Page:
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Ex-policeman Victor Ashcroft died in agony after failures in his treatment at Wilmington Manor Nursing Home: Inquest

Victor Ashcroft, who died after getting bed sores at a Dartford care home
Victor Ashcroft, who died after getting bed sores at a Dartford care home

The family of a former policeman who died in agony are considering legal action after a coroner ruled he had suffered neglect and failures in his treatment.

Victor Ashcroft, 72, of Maryfield Close, Dartford, was a resident at Wilmington Manor Nursing Home, after been discharged from Darent Valley Hospital.

An inquest heard how a catalogue of failings had led to his death.

He had suffered bed sores and wounds had become infected.

Coroner Roger Hatch blamed the “failing” and “neglect” of medical staff at a nursing home for the death of Mr Ashcroft.

The inquest heard he had returned to the Wilmington Manor Nursing Home where he was a patient after having part of his right leg amputated.

His condition deteriorated as he developed severe bed sores on three patches over his legs and feet.

Ann Moore, a BUPA quality consultant, discovered a catalogue of shortcomings when she visited the home in Common Lane over two days in April last year.

Mrs Moore told the inquest that Mr Ashcroft, who was diabetic and bed-bound, had “complex needs”.

She said his pain and wound assessment charts were not consistently completed and signed off and his family had not been informed.

When she returned for a third day to examine Mr Ashcroft at the BUPA-run home, she noticed “an odour present usually indicating infection”.

She said: “All his wounds appeared to be infected.”

North West Kent coroner Roger Hatch said : “It seems very clear that you have found a number of failings.

Wilmington Manor Nursing Home
Wilmington Manor Nursing Home

“You are saying dressings should have been changed every third day, yet there is no evidence on paperwork you saw that had been carried out.”

Mr Ashcroft was admitted to Darent Valley Hospital in January, last year, for the amputation and was discharged back to the home on February 1.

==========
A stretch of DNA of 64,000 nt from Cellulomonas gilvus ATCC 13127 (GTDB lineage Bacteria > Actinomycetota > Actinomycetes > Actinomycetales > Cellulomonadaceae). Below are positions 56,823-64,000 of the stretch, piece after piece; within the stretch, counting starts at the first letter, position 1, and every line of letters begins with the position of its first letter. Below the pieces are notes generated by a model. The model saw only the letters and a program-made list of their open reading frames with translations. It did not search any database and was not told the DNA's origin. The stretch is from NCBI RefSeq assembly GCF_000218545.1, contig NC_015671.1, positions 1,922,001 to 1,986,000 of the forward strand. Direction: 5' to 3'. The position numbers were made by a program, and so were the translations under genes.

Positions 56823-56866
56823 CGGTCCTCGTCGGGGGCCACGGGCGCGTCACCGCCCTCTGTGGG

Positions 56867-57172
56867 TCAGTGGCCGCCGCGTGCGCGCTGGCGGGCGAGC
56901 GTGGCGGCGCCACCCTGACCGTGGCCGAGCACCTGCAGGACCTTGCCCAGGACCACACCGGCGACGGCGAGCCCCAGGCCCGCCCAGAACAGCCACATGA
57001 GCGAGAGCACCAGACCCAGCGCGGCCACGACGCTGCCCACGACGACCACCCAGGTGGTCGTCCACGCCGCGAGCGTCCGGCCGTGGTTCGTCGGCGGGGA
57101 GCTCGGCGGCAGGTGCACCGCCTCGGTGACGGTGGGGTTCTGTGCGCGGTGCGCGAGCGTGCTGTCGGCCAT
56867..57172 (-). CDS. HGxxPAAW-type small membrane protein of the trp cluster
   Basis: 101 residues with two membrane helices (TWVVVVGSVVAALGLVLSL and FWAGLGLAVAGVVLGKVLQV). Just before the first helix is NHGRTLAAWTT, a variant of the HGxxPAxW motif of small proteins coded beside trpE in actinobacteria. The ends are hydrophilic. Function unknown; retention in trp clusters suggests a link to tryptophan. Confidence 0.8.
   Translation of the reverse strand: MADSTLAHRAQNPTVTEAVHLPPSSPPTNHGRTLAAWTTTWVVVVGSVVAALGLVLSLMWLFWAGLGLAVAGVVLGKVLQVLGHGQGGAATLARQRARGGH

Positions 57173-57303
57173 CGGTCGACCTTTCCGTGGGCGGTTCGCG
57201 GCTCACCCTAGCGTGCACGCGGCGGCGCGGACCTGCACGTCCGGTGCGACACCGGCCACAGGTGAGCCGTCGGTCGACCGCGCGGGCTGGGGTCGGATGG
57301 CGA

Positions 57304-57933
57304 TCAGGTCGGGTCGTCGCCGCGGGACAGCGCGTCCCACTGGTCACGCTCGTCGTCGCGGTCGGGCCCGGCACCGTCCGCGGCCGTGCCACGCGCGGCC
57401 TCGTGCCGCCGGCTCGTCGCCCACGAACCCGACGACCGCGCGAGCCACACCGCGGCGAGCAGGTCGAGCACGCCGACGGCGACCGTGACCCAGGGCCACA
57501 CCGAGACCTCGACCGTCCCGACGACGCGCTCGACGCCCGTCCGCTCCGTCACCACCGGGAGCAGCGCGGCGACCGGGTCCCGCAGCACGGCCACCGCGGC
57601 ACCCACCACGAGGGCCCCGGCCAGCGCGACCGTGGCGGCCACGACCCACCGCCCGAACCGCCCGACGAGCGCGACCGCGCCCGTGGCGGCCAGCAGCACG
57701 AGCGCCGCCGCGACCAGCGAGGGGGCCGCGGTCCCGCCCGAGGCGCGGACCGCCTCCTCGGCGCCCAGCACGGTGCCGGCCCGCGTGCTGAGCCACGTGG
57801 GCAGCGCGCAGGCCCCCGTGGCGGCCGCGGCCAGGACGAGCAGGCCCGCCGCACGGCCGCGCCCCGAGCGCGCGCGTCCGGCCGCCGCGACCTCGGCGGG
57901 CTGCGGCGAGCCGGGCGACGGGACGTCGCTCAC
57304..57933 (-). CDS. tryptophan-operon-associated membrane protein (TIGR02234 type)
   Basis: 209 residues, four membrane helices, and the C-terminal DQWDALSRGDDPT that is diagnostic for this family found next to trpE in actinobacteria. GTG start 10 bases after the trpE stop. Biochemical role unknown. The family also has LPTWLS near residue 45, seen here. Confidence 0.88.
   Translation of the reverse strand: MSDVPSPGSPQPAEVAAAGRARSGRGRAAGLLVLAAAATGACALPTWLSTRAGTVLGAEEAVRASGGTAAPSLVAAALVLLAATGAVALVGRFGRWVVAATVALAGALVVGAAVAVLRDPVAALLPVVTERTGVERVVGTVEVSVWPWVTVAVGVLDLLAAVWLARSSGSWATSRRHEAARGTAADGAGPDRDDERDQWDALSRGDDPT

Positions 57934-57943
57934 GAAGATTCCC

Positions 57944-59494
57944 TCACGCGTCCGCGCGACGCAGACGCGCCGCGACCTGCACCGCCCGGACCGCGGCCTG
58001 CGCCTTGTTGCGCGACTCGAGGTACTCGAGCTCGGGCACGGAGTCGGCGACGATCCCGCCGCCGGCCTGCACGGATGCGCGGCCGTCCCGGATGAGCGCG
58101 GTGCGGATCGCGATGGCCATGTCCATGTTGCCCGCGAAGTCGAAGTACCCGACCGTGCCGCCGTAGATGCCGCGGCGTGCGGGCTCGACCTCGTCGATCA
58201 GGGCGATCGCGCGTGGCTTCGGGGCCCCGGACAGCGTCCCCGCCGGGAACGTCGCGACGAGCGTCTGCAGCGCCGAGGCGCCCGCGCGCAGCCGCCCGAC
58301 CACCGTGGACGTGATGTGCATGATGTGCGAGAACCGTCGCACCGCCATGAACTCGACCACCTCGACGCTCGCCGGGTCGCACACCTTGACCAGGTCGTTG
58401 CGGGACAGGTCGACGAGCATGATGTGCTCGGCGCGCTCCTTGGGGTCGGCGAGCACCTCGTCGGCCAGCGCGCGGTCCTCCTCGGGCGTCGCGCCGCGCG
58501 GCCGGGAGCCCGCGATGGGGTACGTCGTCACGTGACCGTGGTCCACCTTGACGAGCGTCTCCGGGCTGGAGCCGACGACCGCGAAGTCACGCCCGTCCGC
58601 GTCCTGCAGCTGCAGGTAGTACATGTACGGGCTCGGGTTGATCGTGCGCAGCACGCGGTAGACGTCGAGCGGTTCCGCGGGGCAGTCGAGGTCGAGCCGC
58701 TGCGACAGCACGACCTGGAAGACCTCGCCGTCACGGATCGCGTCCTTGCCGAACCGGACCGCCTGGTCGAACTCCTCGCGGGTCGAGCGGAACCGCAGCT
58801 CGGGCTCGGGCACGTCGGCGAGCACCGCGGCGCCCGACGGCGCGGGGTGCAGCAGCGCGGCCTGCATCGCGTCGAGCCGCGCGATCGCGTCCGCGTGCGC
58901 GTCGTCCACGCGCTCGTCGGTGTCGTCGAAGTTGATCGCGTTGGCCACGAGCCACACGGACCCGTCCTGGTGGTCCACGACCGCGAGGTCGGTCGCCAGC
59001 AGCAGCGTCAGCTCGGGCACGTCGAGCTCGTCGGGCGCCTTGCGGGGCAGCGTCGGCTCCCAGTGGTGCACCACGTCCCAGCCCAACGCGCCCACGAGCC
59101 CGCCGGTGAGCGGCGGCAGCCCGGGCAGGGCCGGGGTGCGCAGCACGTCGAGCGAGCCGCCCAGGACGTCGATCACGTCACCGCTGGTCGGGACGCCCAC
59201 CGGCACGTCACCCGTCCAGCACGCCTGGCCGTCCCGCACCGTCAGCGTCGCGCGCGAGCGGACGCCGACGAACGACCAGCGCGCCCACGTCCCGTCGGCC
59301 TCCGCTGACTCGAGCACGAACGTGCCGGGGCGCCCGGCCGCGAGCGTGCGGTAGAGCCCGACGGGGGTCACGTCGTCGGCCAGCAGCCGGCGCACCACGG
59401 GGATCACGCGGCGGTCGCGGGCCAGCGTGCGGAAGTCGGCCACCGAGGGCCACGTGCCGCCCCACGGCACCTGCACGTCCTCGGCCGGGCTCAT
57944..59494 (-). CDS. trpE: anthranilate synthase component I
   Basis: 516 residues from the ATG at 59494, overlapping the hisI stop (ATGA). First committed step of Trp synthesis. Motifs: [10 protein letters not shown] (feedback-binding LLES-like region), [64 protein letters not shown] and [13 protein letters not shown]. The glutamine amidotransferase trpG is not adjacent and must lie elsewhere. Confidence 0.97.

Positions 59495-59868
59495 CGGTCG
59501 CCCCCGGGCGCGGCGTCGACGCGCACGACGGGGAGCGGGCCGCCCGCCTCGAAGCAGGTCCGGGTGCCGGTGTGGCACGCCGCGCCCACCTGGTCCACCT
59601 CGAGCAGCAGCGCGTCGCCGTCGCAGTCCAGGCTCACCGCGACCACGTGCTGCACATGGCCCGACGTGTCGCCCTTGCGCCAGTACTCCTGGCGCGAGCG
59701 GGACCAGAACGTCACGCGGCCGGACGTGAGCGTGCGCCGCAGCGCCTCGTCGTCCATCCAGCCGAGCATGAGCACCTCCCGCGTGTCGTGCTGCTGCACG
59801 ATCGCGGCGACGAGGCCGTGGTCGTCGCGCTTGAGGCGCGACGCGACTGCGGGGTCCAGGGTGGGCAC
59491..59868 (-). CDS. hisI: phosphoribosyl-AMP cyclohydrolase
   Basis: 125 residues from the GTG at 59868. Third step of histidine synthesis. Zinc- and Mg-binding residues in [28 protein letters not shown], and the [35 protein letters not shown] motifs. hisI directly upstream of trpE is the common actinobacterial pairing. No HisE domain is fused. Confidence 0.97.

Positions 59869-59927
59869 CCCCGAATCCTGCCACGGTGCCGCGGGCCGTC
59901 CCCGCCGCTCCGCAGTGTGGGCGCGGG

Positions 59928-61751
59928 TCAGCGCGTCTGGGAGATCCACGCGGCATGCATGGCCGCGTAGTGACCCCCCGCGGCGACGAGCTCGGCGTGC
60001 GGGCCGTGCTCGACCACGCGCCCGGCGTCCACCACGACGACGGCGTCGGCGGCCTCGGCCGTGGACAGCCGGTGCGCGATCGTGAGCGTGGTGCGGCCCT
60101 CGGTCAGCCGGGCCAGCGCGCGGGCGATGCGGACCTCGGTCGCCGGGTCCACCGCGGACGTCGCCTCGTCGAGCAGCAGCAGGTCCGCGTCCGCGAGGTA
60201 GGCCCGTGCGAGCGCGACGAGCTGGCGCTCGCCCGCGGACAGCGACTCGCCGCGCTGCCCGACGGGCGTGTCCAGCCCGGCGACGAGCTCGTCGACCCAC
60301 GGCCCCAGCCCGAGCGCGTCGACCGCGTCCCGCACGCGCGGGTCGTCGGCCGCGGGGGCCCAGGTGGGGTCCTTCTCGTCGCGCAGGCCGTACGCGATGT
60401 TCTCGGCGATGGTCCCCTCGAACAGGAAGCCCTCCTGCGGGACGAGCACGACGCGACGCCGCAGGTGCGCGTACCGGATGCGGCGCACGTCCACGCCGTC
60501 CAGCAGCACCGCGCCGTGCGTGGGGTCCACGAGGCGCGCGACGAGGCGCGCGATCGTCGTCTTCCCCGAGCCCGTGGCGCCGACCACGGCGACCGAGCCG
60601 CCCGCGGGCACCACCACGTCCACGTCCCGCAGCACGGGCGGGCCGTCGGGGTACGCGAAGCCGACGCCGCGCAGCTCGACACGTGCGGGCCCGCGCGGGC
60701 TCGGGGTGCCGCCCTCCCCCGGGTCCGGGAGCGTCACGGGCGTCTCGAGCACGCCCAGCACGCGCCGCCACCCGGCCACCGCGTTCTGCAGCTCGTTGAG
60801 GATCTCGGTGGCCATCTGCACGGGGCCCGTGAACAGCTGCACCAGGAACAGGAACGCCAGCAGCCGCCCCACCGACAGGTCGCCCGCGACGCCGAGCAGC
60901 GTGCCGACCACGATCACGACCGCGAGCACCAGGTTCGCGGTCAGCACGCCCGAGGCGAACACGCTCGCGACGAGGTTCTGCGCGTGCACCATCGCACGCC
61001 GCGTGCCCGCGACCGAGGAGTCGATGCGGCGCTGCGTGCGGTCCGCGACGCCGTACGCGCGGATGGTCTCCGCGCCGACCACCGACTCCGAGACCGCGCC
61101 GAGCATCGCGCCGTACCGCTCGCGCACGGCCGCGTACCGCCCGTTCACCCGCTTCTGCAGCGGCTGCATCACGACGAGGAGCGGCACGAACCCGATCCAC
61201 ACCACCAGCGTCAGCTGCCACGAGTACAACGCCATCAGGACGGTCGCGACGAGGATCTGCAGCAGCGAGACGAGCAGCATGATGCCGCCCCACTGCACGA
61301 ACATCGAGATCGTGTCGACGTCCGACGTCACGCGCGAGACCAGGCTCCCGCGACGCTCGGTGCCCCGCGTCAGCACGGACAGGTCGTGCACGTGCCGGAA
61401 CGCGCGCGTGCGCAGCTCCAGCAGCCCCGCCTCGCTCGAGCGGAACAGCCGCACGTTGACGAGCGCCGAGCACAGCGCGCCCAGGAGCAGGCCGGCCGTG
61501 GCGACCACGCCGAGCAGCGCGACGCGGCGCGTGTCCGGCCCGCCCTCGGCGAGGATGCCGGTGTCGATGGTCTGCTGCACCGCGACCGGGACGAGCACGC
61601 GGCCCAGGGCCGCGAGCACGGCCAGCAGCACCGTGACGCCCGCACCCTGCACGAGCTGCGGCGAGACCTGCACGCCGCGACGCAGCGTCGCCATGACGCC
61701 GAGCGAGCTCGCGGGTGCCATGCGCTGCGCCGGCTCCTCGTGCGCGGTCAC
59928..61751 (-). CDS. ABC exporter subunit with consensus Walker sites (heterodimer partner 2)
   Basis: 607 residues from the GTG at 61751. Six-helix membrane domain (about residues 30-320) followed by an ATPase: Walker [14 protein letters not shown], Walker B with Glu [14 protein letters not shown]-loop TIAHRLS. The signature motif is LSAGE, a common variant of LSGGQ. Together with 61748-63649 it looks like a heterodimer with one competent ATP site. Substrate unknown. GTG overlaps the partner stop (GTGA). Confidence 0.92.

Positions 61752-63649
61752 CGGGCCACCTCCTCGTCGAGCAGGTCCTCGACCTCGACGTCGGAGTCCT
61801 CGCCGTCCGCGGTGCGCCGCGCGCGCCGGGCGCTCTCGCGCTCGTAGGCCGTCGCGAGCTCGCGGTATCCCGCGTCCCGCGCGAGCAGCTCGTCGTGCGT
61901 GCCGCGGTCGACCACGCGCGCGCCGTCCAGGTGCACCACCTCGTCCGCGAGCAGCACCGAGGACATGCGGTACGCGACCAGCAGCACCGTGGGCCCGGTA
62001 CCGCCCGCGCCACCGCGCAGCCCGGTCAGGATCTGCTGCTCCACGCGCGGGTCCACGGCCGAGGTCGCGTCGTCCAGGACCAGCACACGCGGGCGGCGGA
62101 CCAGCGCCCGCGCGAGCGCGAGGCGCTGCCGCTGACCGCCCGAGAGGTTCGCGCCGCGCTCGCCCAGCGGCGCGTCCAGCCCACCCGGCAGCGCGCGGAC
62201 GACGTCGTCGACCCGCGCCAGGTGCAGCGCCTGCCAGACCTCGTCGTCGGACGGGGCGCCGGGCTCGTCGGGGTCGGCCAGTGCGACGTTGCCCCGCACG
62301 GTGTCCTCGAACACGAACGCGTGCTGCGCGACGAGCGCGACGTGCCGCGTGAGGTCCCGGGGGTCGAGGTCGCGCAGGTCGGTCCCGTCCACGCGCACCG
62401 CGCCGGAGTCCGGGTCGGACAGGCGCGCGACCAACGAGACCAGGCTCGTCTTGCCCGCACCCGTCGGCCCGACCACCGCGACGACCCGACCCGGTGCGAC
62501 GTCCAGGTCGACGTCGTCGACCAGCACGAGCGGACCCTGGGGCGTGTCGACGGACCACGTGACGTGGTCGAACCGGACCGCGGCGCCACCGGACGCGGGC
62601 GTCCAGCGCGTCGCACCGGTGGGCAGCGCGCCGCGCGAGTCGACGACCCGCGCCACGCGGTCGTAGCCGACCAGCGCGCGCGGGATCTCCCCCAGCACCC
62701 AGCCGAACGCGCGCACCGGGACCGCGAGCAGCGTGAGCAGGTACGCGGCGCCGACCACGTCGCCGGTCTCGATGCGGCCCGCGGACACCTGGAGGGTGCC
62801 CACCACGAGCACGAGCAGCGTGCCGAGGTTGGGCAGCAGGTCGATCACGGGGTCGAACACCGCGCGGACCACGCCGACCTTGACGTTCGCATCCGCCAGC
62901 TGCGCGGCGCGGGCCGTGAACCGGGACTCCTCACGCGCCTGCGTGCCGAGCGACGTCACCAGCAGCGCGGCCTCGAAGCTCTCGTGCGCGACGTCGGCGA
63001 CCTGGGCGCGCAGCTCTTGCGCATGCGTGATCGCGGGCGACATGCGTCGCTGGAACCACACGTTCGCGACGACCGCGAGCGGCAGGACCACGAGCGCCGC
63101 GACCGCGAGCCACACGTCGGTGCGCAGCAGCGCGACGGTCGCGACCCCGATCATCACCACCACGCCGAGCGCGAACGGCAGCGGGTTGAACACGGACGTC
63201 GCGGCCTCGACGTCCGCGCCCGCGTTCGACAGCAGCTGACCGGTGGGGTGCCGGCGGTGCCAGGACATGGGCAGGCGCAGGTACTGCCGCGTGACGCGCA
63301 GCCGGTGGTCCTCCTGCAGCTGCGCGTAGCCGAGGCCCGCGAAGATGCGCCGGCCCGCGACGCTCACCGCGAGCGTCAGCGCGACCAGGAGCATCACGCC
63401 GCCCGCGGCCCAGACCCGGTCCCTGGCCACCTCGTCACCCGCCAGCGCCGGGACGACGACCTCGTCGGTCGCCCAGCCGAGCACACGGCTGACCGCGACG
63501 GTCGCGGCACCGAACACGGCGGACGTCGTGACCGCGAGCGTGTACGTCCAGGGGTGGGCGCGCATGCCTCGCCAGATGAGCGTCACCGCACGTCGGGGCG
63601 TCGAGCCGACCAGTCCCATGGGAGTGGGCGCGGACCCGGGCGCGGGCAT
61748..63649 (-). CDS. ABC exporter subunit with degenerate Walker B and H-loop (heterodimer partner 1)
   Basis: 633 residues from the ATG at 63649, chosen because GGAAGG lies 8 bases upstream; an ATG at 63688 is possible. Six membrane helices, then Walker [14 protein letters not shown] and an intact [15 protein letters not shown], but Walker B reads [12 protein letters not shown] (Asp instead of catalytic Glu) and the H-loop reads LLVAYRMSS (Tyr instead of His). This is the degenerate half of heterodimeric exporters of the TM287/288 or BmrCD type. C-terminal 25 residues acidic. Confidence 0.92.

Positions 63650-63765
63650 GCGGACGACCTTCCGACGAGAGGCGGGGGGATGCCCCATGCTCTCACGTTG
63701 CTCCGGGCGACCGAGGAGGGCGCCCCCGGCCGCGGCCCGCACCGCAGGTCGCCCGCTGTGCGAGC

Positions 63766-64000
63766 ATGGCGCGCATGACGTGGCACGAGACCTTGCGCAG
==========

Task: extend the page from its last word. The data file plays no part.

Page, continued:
When asked why Mr Ashcroft’s worsening condition had not been referred to the GP, deputy manager Cecilia Chunga said the doctor had told her he was not a qualified tissue nurse.

Staff nurse Sandesh Holkar said he had dressed Mr Ashcroft’s wounds several times.

On one occasion he told the hearing that he updated the care plan on the same day, yet in a written statement he said he had forgotten to do so.

Mr Hatch stopped the initial inquest after it came to light that his carers had been disciplined.

“The treatment was well below the standard demanded, in my view" - Coroner Roger Hatch

Describing it as “unfortunate” that he knew nothing of the action against the three employees, he said he wanted to see a written report on the matter before resuming.

Mr Ashcroft was re-admitted to Darent Valley where he died on April 19, last year.

A post mortem examination showed he died from pneumonia, hypertension, renal failure and haemorrhage.

Mr Hatch said : “The treatment was well below the standard demanded, in my view.

“I record as the cause of death the failing and/or neglect of medical treatment he received at the home.”

Son Phil said after the hearing: “The findings in the quality care report, supported by the coroner, were damning.

“After surviving complex brain surgery in 2010 with his renowned sense of humour intact, we are disappointed that he was failed at the end by a nursing team that genuinely appeared to have a good-humoured rapport with him.”

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